I ran my first couple of training sets today. I must confess, the results are not pretty. Let’s start with the summary:
The training set for the text categorization example given by Joachims contains 2000 weighted example vectors. The precision of the resultant model, as estimated by svm_learn, is 93.07%.
My first training set used a search for “cars” for positive examples and a search for “film -cars” for negative examples. It contains 63 binary example vectors. The estimated precision is 12.90%.
My second training set used a search for “basketball” for positive examples and a search for “racing -basketball” for negative examples. It contains 61 binary example vectors. The estimated precision is 9.09%. Furthermore, I turned the sentence “Michael Jordan is out to shoot some hoops on the court this week.” into a test vector. It was categorized incorrectly.
There aren’t the sort of statistics I was hoping to see. There are a number of reasons why I might be getting these subpar results.
Sixty-some example vectors simply aren’t going to stand up to the example set of 2000. Of course, the internet is a big place, so there’s no reason (other than Google’s API limitations) that I shouldn’t be generating my own large training sets.
- Quality (Part A)
The example set uses weighted vectors while my sets use only binary vectors. In short, I’m not including information about word frequency, only about word appearance.
- Quality (Part B)
I don’t know how counterexamples were selected for the example set, but I’ll admit that my current strategy for finding negative examples is flawed. The selection of a counterexample search term was arbitrary, and using a single search term probably produces an undesirably uniform counterexample set.
- Quality (Part C)
The example set was generated by a system trained to ignore trivial words and to reduce complex words to word-parts for consistency. My system currently has no such bells and whistles. I had hoped that the equal presence of elements like markup in positive and negative examples would lead the vector machine to ignore those elements, but the results say otherwise.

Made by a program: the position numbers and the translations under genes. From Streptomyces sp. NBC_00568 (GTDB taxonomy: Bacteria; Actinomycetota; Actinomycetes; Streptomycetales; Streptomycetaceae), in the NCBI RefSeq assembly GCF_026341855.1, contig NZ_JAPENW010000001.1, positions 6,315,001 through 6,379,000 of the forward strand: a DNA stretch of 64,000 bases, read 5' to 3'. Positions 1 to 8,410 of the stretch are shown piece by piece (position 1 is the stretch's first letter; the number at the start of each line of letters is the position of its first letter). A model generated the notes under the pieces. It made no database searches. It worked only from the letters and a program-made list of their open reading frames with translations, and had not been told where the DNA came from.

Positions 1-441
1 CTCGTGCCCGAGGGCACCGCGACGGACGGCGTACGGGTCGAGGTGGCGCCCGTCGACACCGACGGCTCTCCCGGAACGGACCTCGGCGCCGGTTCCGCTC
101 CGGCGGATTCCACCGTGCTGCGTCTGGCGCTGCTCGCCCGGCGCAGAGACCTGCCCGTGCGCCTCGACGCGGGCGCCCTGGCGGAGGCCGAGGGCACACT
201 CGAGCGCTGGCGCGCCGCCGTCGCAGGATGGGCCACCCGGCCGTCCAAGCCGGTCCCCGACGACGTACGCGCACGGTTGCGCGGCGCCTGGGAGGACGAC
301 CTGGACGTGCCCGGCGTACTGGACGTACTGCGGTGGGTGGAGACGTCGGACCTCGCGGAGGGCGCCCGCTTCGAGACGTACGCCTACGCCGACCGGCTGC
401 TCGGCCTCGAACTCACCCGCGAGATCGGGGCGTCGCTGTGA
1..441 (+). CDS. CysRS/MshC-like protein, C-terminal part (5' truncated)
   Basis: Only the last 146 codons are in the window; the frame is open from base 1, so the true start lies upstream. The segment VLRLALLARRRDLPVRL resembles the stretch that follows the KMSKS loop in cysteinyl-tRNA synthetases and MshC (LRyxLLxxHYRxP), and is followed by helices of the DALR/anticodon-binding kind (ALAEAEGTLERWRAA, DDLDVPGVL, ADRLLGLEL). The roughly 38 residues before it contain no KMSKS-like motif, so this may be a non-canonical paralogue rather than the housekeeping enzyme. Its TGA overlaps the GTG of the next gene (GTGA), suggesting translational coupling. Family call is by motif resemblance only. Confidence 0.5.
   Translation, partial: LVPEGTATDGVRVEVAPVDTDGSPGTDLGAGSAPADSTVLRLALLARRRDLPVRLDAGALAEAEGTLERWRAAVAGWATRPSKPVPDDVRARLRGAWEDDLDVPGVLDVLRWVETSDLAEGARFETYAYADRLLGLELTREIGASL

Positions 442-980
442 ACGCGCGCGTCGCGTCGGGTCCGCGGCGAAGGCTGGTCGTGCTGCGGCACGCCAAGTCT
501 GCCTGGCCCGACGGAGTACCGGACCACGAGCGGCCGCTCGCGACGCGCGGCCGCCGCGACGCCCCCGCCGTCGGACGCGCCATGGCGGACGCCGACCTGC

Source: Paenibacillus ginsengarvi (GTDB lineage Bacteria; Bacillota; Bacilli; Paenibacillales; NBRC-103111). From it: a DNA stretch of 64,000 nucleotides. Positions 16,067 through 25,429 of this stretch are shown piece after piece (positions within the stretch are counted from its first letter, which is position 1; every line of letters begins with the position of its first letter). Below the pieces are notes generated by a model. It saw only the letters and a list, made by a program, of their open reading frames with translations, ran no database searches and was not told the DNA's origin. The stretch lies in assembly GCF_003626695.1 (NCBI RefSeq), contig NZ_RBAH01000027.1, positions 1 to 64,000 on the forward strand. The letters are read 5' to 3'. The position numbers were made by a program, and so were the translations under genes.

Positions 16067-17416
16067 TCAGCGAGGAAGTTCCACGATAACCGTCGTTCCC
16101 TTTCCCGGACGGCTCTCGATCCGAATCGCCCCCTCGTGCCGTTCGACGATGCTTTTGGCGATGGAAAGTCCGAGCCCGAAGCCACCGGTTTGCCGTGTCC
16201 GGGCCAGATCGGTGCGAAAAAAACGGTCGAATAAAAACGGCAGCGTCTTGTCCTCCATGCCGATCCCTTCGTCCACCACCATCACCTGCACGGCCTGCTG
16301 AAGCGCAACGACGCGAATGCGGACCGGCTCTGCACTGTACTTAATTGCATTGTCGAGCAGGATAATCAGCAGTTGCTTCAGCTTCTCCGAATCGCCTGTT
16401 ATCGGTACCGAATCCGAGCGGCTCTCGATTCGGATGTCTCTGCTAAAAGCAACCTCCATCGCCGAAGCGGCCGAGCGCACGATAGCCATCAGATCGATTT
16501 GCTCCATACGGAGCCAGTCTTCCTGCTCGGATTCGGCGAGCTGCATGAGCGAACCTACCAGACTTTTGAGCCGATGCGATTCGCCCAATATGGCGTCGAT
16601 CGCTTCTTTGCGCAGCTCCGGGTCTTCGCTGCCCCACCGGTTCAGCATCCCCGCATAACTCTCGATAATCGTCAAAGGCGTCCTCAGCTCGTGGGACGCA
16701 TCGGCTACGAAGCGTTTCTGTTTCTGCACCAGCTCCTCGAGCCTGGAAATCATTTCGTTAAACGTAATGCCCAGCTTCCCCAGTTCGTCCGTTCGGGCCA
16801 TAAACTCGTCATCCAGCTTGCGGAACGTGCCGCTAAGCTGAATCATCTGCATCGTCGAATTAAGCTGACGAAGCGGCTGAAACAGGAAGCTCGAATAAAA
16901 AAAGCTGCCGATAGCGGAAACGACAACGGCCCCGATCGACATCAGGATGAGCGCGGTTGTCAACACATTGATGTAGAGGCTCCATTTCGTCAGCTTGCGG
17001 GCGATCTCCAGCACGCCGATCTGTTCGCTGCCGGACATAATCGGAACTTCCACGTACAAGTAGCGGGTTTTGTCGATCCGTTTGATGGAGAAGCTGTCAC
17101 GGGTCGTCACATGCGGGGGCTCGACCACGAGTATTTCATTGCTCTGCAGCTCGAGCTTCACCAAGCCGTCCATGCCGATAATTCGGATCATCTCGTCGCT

What remains to be seen is whether these factors can account for an 80% difference in accuracy. Next steps:
Time to switch to Yahoo’s API and start pulling down large result sets.
- Quality (Part A)
I can try switching to using word frequency within a document, but I’ll need to modify my shared dictionary class to use the same weight calculation that the example set does.
- Quality (Part B)
I’ll either generate counterexamples using a set of searches over other category keywords, or just an OR search. One counter-keyword is not enough.
- Quality (Part C)
I’ll start a word filter list to ignore low-content words like “the.”
Everything is runtime right now. I need to rebuild some things and include a mechanism for saving and reloading a common dictionary at the very least. I also need to be able to consult the dictionary to get a feel for which words it’s picking up.
Today I learned about some under-documented limits on Google’s AJAX search API. While working on my Searcher class (that will eventually generate training sets for the SVM) I asked Java to print the first 50 page titles that Google returned. Every time I ran the program I would get a JSONException after 28 results. Upon further examination, I found that Google returned the following 400 Bad Request JSON whenever I sent a request with the parameter
&start greater than 28:
"responseDetails": "out of range start",
This seemed a little absurd, considering that in previous queries Google claimed to have found over 14 million results for the same search terms. Naturally, I started digging online to see if anyone else had encountered this magic 28 barrier. I soon learned that the AJAX search API is limited to 32 results, and that in order to get all 32 you must include the